MATLAB EXPO 2023 Japan is the world’s largest comprehensive technology conference for MATLAB and Simulink. In addition to keynote speeches, you can listen to technical lectures and case study presentations by various users. We also have various programs such as MathWorks demo booths where you can talk directly with… Read More
Date: Thursday, September 22, 2022
Time: 12:00pm – 1:00pm (PDT)
As semiconductor process technology advances, predicting and achieving design power, performance, and area (PPA) goals become increasingly difficult. Developing high-performance algorithms for AI and signal processing is particularly challenging… Read More
It hard to imagine design of a complex signal processing or computer vision application starting somewhere other than in MATLAB. Prove out the algorithm in MATLAB, then re-model in Simulink, to move closer to hardware. First probably an architectural model, using MATLAB library functions to prove out behavior of the larger system.… Read More
AI accelerators as engines for object or speech recognition (among many possibilities), are becoming increasingly popular for inference in mobile and power-constrained applications. Today much of this inferencing runs largely in software on CPUs or GPUs thanks to the sheer size of the smartphone market, but that will shift… Read More
At the Design Automation Conference, no one is busier than an EDA company executive — conference panels, product launch briefings, customer meetings, and corporate dinners all place considerable demands on their time. I was fortunate enough to be able to meet with Anirudh Devgan, President of Cadence, at the recent DAC55 in San… Read More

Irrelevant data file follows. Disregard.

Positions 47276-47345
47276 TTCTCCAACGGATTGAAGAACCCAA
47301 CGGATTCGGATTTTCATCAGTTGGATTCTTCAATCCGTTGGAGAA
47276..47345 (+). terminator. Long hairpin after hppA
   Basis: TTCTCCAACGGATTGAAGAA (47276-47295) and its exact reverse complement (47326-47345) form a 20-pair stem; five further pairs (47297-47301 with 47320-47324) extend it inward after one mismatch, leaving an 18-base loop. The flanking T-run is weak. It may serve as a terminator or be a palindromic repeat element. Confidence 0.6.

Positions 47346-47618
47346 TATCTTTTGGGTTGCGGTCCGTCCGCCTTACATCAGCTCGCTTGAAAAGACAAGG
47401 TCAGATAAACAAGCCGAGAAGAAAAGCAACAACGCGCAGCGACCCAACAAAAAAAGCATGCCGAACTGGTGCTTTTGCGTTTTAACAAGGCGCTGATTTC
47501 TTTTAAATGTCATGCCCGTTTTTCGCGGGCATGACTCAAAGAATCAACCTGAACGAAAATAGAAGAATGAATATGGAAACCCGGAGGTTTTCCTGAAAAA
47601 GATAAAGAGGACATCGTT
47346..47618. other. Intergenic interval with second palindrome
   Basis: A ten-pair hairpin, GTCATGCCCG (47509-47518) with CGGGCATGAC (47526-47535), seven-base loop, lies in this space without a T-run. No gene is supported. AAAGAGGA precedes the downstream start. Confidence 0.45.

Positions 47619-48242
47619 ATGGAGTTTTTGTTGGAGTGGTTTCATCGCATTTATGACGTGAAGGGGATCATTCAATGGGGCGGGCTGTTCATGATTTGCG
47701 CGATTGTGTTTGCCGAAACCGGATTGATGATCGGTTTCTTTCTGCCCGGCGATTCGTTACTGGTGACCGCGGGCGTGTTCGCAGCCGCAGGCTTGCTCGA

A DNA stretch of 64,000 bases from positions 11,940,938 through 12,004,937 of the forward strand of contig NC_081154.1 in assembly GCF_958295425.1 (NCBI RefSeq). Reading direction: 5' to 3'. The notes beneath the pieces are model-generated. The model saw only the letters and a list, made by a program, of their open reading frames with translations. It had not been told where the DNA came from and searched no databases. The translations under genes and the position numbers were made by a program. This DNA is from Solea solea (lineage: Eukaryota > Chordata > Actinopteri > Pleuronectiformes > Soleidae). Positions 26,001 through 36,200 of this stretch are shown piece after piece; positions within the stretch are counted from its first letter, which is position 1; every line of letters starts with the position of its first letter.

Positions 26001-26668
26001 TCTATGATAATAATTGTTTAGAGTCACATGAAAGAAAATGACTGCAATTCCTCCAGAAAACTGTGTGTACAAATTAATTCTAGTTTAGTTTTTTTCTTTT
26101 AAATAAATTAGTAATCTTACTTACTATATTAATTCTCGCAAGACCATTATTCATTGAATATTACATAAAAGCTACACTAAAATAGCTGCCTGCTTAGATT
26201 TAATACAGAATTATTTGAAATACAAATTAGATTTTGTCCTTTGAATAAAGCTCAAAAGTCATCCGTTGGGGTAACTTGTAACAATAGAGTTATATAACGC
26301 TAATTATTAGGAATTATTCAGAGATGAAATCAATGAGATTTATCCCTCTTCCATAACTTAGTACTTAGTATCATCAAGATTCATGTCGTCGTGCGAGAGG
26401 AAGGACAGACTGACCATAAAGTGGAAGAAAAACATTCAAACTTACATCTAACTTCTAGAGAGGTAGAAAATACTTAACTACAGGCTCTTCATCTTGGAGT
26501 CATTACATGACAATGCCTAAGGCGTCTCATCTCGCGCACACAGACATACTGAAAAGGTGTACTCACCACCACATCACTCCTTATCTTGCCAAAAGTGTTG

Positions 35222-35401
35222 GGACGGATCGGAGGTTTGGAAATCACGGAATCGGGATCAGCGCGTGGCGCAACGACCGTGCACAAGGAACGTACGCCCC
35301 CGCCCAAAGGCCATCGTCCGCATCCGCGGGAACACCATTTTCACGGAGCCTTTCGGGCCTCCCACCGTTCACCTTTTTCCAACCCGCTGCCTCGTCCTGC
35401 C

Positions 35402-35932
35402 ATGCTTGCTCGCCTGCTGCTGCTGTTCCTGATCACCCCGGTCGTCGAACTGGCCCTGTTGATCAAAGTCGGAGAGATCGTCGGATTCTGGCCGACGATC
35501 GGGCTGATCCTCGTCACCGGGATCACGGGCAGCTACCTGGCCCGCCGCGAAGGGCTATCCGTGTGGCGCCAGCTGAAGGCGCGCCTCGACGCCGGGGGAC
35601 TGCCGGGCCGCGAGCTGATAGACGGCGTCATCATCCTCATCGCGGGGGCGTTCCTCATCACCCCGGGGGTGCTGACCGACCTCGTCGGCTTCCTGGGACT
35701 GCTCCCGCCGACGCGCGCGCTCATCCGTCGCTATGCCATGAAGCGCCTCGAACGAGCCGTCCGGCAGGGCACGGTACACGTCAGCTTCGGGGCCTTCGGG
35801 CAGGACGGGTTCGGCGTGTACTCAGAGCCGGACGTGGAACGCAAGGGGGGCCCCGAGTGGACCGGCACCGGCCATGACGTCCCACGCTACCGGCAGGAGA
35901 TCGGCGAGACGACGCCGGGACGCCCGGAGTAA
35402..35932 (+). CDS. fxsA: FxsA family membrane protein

Floating-point computation has been a staple of mainframe, minicomputer, supercomputer, workstation, and PC platforms for decades. Almost all modern microprocessor IP supports the IEEE 754 floating-point standard. Embedded design, for reasons of power and area and thereby cost, often eschews floating-point hardware… Read More
On the first two chapters of this Tutorial we started with a simple LFSR module and added a test bench. Then, on chapters three and four we upgraded our module with some features and learned to export the test bench data to files.
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In the first part of this tutorialwe started with a simple implementation of an LFSR block (Chapter 1) and its test bench (Chapter 2). Let’s make our code look a bit more professional.
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In this tutorial we will see how to design a VHDL block. We will start with a very simple block and we will gradually add features to it. We will also simulate it and test its output with Matlab. Over the process we will see:
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The simple answer is when everything in the world is smart. But if you think deeply, you would find that the continuous progression to make things easy in life is what makes the world smarter day-by-day – the sky is the limit. In the world of computing, consider the 17[SUP]th[/SUP] century era when humanbrain was used as a computer … Read More